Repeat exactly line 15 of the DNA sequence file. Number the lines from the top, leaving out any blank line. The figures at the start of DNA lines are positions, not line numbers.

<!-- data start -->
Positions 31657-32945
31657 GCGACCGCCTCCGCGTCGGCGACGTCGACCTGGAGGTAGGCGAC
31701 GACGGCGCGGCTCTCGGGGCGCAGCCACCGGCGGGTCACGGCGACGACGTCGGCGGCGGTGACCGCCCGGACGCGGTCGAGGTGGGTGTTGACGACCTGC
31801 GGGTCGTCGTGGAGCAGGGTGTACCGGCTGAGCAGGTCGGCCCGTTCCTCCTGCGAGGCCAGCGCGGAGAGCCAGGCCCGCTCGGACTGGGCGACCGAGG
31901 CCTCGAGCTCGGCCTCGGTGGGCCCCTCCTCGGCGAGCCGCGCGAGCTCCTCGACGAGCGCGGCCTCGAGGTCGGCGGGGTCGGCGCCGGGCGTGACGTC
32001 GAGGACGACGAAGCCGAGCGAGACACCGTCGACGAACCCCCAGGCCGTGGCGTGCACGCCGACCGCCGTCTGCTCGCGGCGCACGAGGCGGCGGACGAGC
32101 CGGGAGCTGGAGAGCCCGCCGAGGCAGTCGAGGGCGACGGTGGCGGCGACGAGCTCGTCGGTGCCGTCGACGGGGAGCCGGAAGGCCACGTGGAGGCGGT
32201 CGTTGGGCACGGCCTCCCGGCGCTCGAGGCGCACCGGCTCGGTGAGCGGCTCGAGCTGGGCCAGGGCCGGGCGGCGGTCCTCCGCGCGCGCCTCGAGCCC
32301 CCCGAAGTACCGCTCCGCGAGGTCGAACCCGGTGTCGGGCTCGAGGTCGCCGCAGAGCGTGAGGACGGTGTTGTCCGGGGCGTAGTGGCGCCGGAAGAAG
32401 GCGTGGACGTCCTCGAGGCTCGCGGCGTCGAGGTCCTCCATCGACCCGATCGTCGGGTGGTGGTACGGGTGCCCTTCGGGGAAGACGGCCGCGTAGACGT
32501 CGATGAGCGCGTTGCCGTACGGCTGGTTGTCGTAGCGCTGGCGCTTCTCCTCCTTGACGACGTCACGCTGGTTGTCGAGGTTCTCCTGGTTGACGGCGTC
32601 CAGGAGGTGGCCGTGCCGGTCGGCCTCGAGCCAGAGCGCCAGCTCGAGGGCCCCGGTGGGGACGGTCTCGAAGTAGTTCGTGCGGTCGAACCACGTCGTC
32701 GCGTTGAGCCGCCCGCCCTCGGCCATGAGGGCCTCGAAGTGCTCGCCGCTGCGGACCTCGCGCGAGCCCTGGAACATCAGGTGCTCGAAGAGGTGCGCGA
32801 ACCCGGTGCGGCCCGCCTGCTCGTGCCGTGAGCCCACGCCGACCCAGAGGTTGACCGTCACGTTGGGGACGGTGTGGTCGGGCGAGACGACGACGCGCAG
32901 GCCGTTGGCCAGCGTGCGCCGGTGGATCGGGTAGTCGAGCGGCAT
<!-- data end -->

32901 GCCGTTGGCCAGCGTGCGCCGGTGGATCGGGTAGTCGAGCGGCAT